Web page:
On Mon, Aug 18, 2014 at 10:23 AM, Sia Lang
> I absolutely agree that these guys are fantastic and do impressive work,
> although in a misguided direction in my opinion.
What direction would that be? Have you been reading the commits regularly,
like I have (for at least a year now?) I think that most of the commits go
to either bugfixes or changes so the OS is more compatible with ported
software (we have Qt now for instance).
I do not, however, agree that "minor decision changes" will cut it. Moving
> the considerable efforts to a kit layer on top of Linux or BSD seems like
> the only way to get *done* (with done meaning a healthy development- and
> ecosystem with a maintainable and peer-reviewed kernel).
Adrien's main argument (Linux's lack of unification and need for manual
tuning) stands. I've never had to personally configure the Linux kernel and
I've had great compatibility, but the few times Linux crashed on me it's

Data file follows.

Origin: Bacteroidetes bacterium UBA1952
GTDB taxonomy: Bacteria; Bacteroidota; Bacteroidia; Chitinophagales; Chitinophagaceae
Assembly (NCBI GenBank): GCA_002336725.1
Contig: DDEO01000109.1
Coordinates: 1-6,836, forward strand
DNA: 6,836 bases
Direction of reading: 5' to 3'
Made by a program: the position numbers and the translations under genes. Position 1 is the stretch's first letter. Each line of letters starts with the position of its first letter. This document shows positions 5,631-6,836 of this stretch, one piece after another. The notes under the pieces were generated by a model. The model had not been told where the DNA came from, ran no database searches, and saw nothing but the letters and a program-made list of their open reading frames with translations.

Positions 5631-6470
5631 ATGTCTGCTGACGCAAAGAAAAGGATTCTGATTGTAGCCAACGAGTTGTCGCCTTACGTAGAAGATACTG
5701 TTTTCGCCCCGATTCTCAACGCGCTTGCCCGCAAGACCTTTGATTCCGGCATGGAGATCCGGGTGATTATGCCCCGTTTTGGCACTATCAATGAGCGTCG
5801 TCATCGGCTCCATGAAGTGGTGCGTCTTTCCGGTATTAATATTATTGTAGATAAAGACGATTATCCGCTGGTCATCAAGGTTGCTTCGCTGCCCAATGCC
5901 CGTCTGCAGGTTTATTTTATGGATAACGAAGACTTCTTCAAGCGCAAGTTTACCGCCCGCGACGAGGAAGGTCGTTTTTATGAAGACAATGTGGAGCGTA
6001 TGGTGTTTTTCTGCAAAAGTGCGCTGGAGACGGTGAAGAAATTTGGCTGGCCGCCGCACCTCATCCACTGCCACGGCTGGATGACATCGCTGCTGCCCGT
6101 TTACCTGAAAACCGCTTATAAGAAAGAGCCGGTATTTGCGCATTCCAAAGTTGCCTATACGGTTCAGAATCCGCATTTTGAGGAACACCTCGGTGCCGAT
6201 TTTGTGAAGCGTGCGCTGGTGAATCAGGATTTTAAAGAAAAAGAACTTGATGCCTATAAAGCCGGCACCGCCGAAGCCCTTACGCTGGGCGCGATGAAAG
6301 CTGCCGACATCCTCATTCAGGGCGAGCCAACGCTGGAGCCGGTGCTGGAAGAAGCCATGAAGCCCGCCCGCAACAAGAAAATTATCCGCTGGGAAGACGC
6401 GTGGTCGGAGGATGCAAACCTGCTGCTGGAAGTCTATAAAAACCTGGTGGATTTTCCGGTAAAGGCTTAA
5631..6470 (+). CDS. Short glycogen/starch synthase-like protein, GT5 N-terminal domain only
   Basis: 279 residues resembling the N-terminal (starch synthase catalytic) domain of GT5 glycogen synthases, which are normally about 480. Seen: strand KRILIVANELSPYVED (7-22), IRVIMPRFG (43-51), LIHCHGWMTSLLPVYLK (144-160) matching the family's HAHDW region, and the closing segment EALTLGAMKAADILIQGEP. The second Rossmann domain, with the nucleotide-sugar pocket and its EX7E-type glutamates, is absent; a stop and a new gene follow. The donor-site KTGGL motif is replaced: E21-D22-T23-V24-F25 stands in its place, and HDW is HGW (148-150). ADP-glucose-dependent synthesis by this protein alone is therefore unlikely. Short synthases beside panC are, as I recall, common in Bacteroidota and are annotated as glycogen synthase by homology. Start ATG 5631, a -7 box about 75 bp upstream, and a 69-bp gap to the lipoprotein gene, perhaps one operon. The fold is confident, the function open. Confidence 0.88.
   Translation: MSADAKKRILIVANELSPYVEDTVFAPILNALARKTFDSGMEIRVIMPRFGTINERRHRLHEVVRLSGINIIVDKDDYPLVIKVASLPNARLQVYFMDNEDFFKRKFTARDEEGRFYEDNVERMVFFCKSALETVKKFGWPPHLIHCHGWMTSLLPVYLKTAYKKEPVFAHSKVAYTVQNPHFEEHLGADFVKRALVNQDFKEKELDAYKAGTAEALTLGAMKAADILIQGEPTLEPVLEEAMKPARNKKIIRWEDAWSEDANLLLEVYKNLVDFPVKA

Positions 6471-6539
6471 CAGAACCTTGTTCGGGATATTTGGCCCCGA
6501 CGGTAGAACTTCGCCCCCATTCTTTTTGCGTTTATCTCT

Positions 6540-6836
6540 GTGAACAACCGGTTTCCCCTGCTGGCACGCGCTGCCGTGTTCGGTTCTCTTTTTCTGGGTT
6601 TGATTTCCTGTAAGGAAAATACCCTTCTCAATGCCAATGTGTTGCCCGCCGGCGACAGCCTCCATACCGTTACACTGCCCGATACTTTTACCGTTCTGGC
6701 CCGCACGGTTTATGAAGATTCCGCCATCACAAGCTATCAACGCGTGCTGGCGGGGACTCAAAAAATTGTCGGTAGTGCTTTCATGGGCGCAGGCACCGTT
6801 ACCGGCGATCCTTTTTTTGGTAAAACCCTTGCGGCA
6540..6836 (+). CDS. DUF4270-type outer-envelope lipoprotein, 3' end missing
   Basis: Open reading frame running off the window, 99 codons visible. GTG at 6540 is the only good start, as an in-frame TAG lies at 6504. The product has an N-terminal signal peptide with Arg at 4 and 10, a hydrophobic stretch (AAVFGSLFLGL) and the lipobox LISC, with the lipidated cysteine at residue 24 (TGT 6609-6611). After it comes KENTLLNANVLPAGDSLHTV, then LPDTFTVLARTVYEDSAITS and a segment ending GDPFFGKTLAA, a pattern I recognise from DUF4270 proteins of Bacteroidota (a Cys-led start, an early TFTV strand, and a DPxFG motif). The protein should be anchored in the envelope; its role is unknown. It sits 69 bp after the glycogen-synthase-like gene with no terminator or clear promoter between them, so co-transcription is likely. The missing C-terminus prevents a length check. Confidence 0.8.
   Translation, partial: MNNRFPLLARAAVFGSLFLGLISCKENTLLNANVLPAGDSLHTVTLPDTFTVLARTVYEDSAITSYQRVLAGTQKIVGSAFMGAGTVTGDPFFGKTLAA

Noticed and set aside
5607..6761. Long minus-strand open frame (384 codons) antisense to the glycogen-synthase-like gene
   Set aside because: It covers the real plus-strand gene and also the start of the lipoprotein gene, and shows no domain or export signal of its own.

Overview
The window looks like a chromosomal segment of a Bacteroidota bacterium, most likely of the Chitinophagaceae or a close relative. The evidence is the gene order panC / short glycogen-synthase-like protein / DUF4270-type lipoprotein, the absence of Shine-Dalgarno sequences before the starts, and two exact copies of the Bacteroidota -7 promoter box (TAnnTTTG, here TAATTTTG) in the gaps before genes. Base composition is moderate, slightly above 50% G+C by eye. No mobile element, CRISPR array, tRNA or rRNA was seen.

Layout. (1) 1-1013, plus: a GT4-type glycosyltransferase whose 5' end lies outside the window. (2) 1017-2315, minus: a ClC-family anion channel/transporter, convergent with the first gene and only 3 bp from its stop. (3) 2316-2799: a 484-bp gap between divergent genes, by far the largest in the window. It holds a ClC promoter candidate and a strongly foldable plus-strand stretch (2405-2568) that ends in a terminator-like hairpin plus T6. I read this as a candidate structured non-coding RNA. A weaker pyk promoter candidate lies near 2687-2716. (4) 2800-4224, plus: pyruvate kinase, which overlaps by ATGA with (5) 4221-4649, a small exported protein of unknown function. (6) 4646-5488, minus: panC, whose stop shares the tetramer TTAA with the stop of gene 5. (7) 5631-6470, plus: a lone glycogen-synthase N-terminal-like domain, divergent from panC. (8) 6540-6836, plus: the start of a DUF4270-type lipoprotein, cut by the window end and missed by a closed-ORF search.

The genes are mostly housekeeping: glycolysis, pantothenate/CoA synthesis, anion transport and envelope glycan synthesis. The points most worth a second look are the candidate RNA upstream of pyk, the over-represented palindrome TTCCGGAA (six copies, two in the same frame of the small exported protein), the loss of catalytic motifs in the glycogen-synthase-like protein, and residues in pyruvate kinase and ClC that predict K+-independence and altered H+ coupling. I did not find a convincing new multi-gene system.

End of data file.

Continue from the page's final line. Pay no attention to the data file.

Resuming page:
been no easy feat to get it unstuck. Anything that uses the Linux or BSD
kernels will be stuck with this. Hence why we're writing our own kernel and
designing it for the users.
> Which in the end is what matters to users.
Yes, that is what matters to users. And we'll get there, but a lack of
funding and lack of developer time does not help at all.. :(
Also, I think you don't get how complex this stuff really is. You won't
achieve a rewrite of the kits on top of Linux any faster than we'll reach
1.0. And we're not *that* far off: as soon as we can get HaikuPorts
stabilized, we should be able to release Alpha5. And from there it's mostly
bugfixes before beta1 and then release candidates. My estimate is 4-6
months for alpha5, 6mo-1year after that for beta1, and then another 4-6
months after that for R1.
If there are any issues that prevent you from using Haiku full time, please
let us know and we'll do what we can to fix them. If you've been able to
get somewhat far with a BeAPI reimplemenation on Linux, you should be able
to help develop Haiku too :)